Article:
Is there a God? The evidence for and against

The "Does God exist?" page

(c) Nick Bostrom
Deptartment of Philosophy
Yale University
Summary of what state-of-the-art analytic philosophy and science tell us about the perennial question of God’s existence. Links to further resources are provided at the end.

There was a time, before Darwin, when a fairly good empirical case could be made for God’s existence. Anyone could appreciate the apparent finesse and purposefulness of the bodies of biological organisms. An eye looks like an ingeniously designed device whose purpose is to provide visual input to the brain; a heart looks like well-crafted pump whose function is to circulate blood.

The deist had an explanation for these observations: God had created the universe, including biological organisms, and because He was assumed to be infinitely intelligent and knowledgeable it was only to be expected that the creatures He created would be amazingly cleverly designed. An atheist, on the other hand, had no explanation for this fact. Using an inference to the best explanation, many concluded that the world must have been created by a deity of some sort.

Atheists had to contend themselves with general sceptical doubt. This doubt could be reinforced by pointing out certain internal difficulties with the deist’s explanation. For example, the problem of explaining why the Creator existed. Or the problem of evil: if the deity was not only all-powerful but also perfectly good then it is hard to see why there should be any evil in the world (such as young innocent children suffering from horrible diseases). Theologians wrestled with these objections, with varying degrees of success. Theologians also invented many other arguments for God’s existence of a more metaphysical character, none of which was found especially compelling by empirically-minded sceptics, and none of which is regarded as sound by contemporary analytic philosophers. But the argument from the apparent design of biological organisms was harder to dismiss.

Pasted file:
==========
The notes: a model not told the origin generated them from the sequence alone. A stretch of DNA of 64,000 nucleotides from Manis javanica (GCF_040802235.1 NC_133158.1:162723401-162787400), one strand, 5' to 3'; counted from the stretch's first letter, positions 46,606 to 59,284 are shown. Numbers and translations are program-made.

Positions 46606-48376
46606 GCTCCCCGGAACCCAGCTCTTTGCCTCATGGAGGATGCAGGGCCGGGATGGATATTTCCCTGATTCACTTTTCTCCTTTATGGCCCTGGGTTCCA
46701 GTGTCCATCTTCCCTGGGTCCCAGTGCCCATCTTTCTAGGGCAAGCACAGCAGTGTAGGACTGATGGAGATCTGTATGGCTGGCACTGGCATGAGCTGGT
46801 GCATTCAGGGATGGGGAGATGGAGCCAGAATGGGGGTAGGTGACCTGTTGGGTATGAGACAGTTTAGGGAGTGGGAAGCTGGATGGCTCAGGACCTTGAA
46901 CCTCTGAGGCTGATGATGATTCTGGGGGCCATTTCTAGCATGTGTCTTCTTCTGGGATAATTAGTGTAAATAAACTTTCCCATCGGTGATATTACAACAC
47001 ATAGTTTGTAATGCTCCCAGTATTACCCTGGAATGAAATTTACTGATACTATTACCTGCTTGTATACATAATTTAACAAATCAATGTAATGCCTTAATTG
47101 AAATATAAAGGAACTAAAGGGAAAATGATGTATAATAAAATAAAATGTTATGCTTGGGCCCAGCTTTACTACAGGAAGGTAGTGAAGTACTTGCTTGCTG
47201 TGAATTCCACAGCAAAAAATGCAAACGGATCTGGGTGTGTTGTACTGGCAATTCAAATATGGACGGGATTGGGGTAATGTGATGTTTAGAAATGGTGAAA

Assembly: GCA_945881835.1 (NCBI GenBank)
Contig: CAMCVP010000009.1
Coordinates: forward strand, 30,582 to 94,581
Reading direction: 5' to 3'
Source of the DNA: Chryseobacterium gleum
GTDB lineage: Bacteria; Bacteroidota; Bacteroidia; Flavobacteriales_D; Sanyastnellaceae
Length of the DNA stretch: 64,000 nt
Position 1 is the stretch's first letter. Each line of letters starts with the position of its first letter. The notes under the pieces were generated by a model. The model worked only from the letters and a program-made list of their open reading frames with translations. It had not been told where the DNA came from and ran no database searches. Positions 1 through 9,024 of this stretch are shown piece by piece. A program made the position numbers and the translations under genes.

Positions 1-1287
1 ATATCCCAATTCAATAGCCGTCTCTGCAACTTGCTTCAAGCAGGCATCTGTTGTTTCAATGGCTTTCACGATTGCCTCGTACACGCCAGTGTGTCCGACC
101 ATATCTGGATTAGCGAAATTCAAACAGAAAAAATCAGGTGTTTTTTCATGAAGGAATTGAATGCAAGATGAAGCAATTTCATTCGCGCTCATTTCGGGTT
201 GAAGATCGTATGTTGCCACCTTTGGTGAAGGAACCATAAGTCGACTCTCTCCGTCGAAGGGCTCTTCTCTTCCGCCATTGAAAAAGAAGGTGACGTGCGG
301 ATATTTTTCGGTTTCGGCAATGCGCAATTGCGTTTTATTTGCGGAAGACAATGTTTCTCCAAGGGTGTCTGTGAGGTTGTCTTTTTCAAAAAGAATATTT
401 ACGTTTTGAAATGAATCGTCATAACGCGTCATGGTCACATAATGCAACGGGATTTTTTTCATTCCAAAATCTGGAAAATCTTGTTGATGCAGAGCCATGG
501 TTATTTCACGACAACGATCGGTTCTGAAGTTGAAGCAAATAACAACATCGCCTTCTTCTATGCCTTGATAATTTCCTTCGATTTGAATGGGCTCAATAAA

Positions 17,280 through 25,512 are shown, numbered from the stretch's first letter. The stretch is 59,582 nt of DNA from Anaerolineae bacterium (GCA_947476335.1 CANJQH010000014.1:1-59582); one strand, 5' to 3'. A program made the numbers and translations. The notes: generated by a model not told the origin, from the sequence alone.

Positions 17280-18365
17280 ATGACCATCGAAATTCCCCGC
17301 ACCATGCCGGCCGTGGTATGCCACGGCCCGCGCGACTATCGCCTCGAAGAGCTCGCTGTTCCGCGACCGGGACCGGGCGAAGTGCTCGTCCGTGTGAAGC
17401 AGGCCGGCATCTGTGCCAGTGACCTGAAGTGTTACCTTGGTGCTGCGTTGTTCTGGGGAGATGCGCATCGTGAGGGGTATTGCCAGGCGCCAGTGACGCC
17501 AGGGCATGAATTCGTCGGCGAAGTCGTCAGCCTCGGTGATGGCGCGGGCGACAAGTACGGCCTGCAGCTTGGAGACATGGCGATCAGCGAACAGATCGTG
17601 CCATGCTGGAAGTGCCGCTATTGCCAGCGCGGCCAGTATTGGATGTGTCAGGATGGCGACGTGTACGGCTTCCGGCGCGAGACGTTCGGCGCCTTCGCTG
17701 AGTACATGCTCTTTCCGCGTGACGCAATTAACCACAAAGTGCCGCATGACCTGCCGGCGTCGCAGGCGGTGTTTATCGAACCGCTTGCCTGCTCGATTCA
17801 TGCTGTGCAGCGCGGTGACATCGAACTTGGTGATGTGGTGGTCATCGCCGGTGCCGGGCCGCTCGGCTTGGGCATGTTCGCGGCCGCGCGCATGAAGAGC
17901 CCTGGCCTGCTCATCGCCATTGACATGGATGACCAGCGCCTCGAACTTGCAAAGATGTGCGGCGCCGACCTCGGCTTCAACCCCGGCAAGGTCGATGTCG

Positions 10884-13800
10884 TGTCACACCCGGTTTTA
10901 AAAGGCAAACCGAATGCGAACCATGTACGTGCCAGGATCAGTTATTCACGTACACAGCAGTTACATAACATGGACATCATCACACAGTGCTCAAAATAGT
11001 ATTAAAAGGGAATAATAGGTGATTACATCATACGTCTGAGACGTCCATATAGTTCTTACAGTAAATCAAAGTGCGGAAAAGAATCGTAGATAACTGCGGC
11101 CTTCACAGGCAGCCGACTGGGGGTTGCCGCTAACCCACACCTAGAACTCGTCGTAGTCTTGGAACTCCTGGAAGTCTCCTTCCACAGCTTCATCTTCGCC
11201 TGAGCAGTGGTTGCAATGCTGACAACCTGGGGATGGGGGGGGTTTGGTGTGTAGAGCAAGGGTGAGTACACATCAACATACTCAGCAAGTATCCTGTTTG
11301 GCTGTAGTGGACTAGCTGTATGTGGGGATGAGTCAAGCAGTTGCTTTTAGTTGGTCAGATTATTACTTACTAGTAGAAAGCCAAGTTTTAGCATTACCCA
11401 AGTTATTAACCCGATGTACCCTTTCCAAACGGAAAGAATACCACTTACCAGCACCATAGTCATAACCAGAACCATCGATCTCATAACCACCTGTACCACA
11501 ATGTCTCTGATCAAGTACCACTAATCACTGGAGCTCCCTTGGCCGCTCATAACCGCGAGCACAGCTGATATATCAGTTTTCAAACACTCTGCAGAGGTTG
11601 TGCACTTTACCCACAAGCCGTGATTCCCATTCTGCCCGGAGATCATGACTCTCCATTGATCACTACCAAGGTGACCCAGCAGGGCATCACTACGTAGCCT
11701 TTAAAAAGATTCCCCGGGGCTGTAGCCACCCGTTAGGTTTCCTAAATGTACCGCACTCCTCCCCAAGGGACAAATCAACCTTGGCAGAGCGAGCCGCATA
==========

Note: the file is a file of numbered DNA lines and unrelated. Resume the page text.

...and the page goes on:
Enter Darwin. Evolution theory gives a naturalistic explanation of how advanced biological organisms could come to exist. This explanation is superior in every way to the earlier deistic explanation. Not only does it not involve postulating some unobserved superhuman entity, but evolution theory is an infinitely richer source of successful empirical predictions than any rival creationist explanation.